55. I don't have a lot to add to what I've written about Forbidden Planet (1956, directed by Fred Wilcox) in the past, except to note that the Krell laboratories and planetary machines are still the coolest environments in all of 1950s science fiction. There's a real sense of awe in this set of reality.

56. It's Alive III: Island of the Alive
(1987, directed by Larry Cohen) is occasionally funny, but it's the end of the line for these movies. Having exhausting a thin premise, this veers into the ridiculous. Even Cohen's frequent collaborator, Michael Moriarty, seems to know that this is pretty dire material. Cohen's ideas have always outstripped his execution, but this film finds the director's abilities and ideas farther apart than usual.

57. Justice League: The New Frontier (2008, directed by Dave Bullock) adapts an acclaimed graphic novel in a variant of Warner's current "superhero style" originally pioneered by Batman: The Animated Series. It's an uneasy mixture of Watchmen-style revisionism (see the scene between Superman and Wonder Woman in Indochina at the beginning of the film) and the goofy optimism and outre monsters of the original Justice League comics from the late fifties and early sixties. There's a lot to recommend, and fans will find lots of soothing nostalgia spotting the referrences in the background, but I wish the movie had been longer than its mere 72 minutes. It feels cramped, which tends to make the character development come to naught.

58. Masters of Horror: Cigarette Burns (2005, directed by John Carpenter) has a creepy performance by Udo Kier as a mysterious film collector and some memorable gore, but at the end of the film (le absolute fin de film, as it were), this is a low-rent retread of Carpenter's In the Mouth of Madness, with it's insanity inducing horror movie standing in for an insanity-inducing book. And given that I hated In the Mouth of Madness for its anti-horror subtext (horror fiction turns people into degenerates and murderers, the film implies), I doubly repudiate THIS for repeating the same cannard with much diminshed elan. Crap, mostly.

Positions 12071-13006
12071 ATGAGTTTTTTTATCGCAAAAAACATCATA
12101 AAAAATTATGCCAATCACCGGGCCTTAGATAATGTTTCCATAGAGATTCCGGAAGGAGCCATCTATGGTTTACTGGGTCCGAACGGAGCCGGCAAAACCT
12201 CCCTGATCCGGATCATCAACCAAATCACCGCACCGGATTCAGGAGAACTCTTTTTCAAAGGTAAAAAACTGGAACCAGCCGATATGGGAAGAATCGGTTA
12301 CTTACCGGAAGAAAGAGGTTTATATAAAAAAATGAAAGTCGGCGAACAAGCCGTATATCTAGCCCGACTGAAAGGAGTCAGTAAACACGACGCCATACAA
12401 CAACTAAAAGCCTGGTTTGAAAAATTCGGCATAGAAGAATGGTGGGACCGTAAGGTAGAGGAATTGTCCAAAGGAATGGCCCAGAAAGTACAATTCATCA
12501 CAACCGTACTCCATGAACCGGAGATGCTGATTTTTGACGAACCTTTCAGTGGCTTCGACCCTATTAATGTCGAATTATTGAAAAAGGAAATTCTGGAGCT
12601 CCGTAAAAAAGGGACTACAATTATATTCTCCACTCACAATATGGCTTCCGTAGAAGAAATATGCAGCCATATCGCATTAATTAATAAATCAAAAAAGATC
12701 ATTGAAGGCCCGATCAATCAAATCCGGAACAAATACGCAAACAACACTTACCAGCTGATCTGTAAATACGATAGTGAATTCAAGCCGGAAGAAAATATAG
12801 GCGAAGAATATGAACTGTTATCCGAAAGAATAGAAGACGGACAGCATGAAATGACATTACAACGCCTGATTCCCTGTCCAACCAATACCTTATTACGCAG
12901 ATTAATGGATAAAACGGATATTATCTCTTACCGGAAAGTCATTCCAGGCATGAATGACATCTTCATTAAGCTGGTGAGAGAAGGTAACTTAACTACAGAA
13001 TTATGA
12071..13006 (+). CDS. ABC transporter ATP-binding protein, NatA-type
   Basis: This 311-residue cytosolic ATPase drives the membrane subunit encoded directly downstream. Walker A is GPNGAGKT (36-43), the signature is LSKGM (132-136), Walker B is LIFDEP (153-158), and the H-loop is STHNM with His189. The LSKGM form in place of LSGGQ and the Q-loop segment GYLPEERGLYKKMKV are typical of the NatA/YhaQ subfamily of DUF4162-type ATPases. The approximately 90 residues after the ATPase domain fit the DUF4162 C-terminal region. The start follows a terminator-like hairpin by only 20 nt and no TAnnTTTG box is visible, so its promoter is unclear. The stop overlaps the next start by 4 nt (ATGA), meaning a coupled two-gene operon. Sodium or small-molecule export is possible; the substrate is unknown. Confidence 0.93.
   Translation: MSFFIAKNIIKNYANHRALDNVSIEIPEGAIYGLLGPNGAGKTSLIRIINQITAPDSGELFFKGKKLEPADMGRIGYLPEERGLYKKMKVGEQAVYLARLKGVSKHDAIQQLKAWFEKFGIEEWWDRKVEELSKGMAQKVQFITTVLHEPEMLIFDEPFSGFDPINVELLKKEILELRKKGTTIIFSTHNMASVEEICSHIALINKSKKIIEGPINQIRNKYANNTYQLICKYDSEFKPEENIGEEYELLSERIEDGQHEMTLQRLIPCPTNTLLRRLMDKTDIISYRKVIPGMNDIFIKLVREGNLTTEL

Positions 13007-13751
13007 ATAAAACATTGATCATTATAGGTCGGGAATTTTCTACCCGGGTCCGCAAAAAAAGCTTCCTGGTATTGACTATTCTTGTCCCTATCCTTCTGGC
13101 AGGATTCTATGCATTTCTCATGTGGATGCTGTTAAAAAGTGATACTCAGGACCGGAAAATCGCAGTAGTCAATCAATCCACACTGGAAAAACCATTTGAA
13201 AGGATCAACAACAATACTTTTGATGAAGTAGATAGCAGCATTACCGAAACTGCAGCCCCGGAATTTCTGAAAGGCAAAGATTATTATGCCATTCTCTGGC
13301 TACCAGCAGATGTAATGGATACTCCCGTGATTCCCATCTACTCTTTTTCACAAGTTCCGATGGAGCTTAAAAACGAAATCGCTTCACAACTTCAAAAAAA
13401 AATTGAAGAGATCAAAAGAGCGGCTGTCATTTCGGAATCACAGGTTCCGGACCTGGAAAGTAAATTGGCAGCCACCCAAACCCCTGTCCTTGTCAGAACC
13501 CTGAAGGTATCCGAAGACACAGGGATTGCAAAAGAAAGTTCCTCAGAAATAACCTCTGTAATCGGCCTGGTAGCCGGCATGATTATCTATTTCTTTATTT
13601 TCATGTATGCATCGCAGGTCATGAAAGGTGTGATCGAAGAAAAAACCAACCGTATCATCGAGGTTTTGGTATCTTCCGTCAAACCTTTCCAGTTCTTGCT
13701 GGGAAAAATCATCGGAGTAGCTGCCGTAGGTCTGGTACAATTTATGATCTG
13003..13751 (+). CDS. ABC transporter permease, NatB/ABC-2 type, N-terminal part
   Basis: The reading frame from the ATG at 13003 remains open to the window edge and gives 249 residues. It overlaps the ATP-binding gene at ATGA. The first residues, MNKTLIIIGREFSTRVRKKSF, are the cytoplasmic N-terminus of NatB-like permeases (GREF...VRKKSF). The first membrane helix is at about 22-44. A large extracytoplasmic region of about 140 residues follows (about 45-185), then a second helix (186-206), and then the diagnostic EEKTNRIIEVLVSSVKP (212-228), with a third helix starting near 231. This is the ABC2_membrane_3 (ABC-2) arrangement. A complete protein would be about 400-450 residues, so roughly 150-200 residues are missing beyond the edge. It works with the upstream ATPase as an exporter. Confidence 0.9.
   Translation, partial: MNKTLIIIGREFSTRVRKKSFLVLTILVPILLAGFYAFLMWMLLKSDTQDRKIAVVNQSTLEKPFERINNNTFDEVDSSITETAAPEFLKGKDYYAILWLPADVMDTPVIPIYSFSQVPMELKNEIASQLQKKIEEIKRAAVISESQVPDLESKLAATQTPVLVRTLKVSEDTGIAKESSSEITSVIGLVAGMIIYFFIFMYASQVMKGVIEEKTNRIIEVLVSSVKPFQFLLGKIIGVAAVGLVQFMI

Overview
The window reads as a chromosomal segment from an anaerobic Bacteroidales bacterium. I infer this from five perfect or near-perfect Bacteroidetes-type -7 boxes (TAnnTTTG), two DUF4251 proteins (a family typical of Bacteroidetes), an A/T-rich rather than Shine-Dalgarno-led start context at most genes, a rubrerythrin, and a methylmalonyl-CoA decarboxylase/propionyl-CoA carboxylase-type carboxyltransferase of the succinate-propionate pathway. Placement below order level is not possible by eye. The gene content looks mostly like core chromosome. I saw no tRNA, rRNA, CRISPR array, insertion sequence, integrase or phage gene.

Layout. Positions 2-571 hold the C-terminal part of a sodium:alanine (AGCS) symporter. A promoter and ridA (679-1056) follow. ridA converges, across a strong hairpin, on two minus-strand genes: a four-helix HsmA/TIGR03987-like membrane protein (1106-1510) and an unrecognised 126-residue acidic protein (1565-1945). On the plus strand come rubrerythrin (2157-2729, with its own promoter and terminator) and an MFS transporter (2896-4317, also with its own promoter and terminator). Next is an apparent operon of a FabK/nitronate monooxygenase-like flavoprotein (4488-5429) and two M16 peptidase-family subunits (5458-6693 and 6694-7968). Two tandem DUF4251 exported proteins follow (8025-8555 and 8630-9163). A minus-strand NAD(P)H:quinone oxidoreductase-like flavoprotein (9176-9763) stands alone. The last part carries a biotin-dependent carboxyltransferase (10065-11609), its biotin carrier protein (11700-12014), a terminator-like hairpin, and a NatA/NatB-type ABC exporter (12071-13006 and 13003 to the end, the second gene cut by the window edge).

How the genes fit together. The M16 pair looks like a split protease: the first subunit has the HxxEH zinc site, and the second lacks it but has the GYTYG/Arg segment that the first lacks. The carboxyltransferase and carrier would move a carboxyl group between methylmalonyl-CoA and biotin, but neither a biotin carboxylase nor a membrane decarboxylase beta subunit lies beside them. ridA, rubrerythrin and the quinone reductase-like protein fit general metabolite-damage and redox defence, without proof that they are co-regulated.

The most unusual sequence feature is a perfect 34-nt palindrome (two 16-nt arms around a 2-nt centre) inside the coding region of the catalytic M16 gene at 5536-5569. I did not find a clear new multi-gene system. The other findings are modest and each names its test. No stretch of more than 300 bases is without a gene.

59. Masters of Horror: Incident On and Off a Mountain Road (2005, directed by Don Coscarelli) is more like it. Mind you, I might take issue with the notion that Don Coscarelli is a "master," having made a bunch of Phantasm movies and Bubba Ho-Tep and not much else of note, but damned if he doesn't deliver with this. Coscarelli seems to be pretty self-effacing on the interview material on this disc--he knows, given the other filmmakers associated with MOH--that he's on notice to prove his bona fides. So where Argento and Carpenter seemed to be phoning it in and relying on their bearded reputations, Coscarelli gives his best effort, and I mean that literally. This is his best horror film. Another collaboration with writer Joe R. Lansdale (who legitimately IS a "master" of horror), this is a mean deconstruction of slasher movie conventions that turns a neat (if mildly predictable) twist of the tale at the end. It reminds me most of The Texas Chain Saw Massacre 2 without that film's excesses and dodgy performances. This is more intimate than that film--it's a chamber version of the same material, if you will--in which the nature of monstrosity is given a going over. It's pretty damned good.